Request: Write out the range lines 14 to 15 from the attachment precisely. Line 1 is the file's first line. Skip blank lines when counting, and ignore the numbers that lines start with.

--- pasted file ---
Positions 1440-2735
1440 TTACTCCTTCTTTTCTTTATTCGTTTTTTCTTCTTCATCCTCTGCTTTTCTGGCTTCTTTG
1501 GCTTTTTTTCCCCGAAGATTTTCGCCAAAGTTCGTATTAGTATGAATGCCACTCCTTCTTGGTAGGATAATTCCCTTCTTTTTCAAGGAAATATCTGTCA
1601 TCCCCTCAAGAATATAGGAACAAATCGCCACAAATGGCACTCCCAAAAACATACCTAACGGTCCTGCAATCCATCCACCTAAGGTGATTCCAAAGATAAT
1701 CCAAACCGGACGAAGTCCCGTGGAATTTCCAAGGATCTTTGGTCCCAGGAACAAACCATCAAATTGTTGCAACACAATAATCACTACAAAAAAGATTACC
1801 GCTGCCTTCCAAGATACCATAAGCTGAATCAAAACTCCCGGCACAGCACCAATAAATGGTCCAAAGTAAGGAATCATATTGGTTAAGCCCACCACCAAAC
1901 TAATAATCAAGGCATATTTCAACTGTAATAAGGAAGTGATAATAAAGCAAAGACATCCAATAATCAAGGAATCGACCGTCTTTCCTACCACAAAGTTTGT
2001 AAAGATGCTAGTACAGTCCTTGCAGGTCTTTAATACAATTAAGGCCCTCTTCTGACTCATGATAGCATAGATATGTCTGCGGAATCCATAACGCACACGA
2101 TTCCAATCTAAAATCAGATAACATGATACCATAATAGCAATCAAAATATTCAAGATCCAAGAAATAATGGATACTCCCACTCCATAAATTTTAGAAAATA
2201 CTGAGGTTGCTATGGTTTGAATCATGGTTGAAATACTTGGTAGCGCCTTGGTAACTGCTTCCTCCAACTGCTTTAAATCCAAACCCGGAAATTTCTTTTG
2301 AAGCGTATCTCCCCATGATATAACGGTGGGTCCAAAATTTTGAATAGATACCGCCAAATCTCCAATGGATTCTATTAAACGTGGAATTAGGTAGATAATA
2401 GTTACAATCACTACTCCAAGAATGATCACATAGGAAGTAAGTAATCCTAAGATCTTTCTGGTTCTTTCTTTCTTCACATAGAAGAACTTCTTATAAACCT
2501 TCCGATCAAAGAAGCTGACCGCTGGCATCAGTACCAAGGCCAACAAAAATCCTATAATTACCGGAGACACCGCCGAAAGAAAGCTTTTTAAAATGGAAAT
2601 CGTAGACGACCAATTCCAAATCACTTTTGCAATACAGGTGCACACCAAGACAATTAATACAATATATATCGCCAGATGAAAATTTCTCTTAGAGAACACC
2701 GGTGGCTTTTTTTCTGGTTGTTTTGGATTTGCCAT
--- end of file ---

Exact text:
2601 CGTAGACGACCAATTCCAAATCACTTTTGCAATACAGGTGCACACCAAGACAATTAATACAATATATATCGCCAGATGAAAATTTCTCTTAGAGAACACC
2701 GGTGGCTTTTTTTCTGGTTGTTTTGGATTTGCCAT